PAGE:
At the same time, everybody else is doing the same thing, fighting for everybody's attention. Everybody wants new music now, now, now - and it's been five years since our last new music, and we've just sort of had to roll with it.

It's funny, as we got a bit bigger we saw bands who were behind us, and how these baby bands thought they were rock stars. Then you start working with bands who have been at this for 30 or 40 years, and you really see what being rock stars is all about. You know if I really want to be around for 40 years or more, I want to be acting like (Rush guitarist) Alex Lifeson. We got to work with him really early in our career and he's a freakin' rock god. But he's the nicest dude you'll ever meet. Charlie Daniels is another friend, and seeing his humility, he's the sweetest guy you ever want to meet.

There have been a few other important mentors along the way. I think Sevendust really took an interest in us, not only showing us what to do but more importantly what not to do, especially on the road. They played a key role in our career because we were able to experience them as the real people they are.

When you're playing so much, the last thing I want to do is settle down and write songs. So there was a big gap for me in writing, and a lot happened in my life over those years. But you come back fresh and maybe you have a little different approach and maturity. You're further along and more seasoned, which I think really contributed a lot to the way this new record sounds.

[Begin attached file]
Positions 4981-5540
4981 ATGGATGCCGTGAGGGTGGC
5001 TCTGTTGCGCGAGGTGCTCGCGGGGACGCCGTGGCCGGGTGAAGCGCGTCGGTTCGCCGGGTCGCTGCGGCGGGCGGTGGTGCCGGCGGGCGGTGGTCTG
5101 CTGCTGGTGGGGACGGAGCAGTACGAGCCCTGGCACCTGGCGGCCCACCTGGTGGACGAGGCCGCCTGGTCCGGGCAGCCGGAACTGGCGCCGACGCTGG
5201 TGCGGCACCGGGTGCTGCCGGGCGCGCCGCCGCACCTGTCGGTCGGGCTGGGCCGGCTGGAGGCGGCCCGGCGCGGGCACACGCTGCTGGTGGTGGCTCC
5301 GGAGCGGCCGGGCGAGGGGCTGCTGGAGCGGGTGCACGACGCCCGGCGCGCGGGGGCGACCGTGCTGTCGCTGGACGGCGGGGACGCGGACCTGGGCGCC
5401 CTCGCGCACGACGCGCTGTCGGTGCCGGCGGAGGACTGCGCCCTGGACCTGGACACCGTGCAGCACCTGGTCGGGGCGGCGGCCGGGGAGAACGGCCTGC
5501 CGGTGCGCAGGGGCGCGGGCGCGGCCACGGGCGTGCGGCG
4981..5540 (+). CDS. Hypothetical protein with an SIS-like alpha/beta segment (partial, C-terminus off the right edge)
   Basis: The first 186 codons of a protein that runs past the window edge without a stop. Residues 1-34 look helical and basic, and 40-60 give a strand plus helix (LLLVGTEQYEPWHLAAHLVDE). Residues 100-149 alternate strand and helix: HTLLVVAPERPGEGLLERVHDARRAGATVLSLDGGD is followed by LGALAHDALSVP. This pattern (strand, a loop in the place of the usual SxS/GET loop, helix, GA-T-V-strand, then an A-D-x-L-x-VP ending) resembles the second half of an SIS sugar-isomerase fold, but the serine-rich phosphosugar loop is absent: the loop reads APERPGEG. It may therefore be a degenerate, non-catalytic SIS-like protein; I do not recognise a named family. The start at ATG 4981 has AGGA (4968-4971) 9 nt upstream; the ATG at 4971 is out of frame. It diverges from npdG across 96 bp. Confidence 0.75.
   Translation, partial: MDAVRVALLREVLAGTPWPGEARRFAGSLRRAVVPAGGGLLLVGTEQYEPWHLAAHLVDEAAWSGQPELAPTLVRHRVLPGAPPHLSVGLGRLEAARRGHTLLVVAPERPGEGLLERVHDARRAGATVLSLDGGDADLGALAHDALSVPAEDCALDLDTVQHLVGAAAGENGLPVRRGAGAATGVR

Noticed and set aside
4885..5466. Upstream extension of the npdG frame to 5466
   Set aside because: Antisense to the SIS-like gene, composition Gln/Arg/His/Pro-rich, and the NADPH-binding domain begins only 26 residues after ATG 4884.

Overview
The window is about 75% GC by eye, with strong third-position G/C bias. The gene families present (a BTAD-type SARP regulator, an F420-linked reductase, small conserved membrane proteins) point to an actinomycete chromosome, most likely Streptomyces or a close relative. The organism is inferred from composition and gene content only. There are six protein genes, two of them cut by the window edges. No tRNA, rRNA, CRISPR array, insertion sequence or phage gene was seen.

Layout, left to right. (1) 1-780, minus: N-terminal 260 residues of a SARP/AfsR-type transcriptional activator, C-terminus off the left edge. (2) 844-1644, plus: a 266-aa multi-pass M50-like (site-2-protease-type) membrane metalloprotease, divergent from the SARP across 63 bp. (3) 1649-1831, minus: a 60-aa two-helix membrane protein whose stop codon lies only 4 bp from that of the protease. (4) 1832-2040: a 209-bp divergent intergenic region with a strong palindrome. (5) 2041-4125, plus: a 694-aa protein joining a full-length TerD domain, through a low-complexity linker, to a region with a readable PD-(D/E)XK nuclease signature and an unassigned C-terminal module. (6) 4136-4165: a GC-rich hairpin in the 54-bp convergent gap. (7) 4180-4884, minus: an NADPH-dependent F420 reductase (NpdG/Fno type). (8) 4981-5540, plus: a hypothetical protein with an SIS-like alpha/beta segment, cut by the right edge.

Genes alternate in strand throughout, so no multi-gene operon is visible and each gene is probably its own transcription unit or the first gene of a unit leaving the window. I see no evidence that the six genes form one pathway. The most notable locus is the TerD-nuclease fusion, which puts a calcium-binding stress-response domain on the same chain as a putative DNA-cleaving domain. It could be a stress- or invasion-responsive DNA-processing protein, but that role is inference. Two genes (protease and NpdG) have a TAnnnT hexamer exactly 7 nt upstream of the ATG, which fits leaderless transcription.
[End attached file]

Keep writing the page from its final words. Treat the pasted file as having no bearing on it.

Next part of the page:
But on the new album, you hear a lot more of the raw rock because while we used the technology, we performed everything as musicians instead of piecing it together on the computer. Everything is live, and a lot of it was put down in one take.

You know Greg has been in the band 11 or 12 years now, but he never really wrote before. He wasn't discouraged, but he wasn't encouraged either. But he was a full-time writer on this one. We told the guys anything y'all got, bring it. Don't think anything is out of bounds.

We opened up our minds this time. We always said we wanted to leave ourselves a left turn - we never wanted to keep writing the same thing over and over. But you know what? To be honest, a couple of the last records started kind of repeating the same sounds - some of the subjects and some of the same licks. It was getting monotonous, and I'm sure it was for the fans, too. That's why we ended up with a lot of different flavors on this record.

Somebody asked me the other day what direction we were going on this album, and I said "all of them."



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With excitement over their newest release, Us and The Night, percolating, 3 Doors Down is bringing their latest tour to The Grand Theater at Foxwoods in Mashantucket on May 22. Ahead of the show, band leader Brad Arnold (second from left) and Chris Henderson (far right) called in to talk with The Newtown Bee about the creative process of putting their new project together, and in Arnold's case, shedding some old demons that have made him a happier and healthier creative force.